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Linearity of Atik 460Ex for scientific use

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I am interested in using the Atik for variable star phootmetry amongst other things and I couldnt find good validate ddata for its linearity so I've spent a happy day makinga  constant light source imaging box as per Berry and Burnells Image processing book and producing some reliable data for the linearity of the 460Ex (and hence one would expect the underlying sony chip) over its full ADU intensity range.

The results are frankly stunning regards the ability of this camera to perfiorm as a linear measurement tool: The linearity is within 0.01% of the linear regression up to over 99.5% of its range and the overall r squared approaches 1. This means that under fairly rigorous testing the camera is completely reliable as a photometric tool over its entire ADU range and I think puts to bed the idea that you can only use this ABG camera up to some arbitary ADU (50% of range is often quoted).  This result suggest the camera does as well as a NABG camera to all intents and purposes as regards linearity at least and thus makes an excellent tool to partner with a small telescope (ie matching the small pixels) as a scientific tool for photometry and by extension more esoteric pursuits such as galaxy morphology analysis and the like.

I'm really suprised by this data but I think Atik should feel very pleased with themselves.

Incientially I have no contact with Atik other than as a now very satisfied customer.

graph attached. post-11825-0-54480600-1396730786_thumb.j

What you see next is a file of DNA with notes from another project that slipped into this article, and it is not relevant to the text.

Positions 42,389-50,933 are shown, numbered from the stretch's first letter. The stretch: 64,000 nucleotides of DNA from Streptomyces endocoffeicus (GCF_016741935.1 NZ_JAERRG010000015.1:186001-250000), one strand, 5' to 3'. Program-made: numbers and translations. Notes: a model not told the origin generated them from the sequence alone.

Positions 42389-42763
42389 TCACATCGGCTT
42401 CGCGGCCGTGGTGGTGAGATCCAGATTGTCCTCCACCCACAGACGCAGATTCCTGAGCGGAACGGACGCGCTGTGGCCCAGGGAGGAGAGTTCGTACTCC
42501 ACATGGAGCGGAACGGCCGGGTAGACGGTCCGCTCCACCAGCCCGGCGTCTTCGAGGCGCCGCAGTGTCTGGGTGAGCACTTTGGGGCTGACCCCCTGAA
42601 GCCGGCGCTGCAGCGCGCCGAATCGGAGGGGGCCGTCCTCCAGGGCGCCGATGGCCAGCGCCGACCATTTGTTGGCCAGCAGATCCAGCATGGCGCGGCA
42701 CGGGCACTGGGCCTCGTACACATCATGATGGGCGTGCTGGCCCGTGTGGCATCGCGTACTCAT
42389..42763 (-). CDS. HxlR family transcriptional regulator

Cheers Mark

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I've now had a chance to calculate some other parameters for my 460ex based on the data I collceted as above:

readout noise = 3.84 electrons

conversion factor (gain) = 0.26 electrons / ADU. This implies a  ccd photosite contains at full readout 65535 = 17039 electrons which is just under 3k less than the full well capacity as quoted by Sony of 20k . This 10% or so overhead may account for the linearity up to the full adu count, see above. I suspect the manufacturer has set the maximum adu to keep the readout within the linear range of the chiop. 

Since the maximum possible accuracy for magnitude determination vareid with the inverse square root of this (see http://www.britastro.org/vss/ccd_photometry.htm) this implies a maximum magnitude accuracy of 0.007 magnitudes but of course in real terms sky noise and maybe read noise will be the poroblem.

dark current = 0.001524 electrons per pixel  s-1. This is negligible at all sensible exposures

all in all the camera should perform well for photometry

Its interesting to note that at all reasonbale exposures the error induced by both read noise and dark current is about 1 adu and therefore can be ignored.

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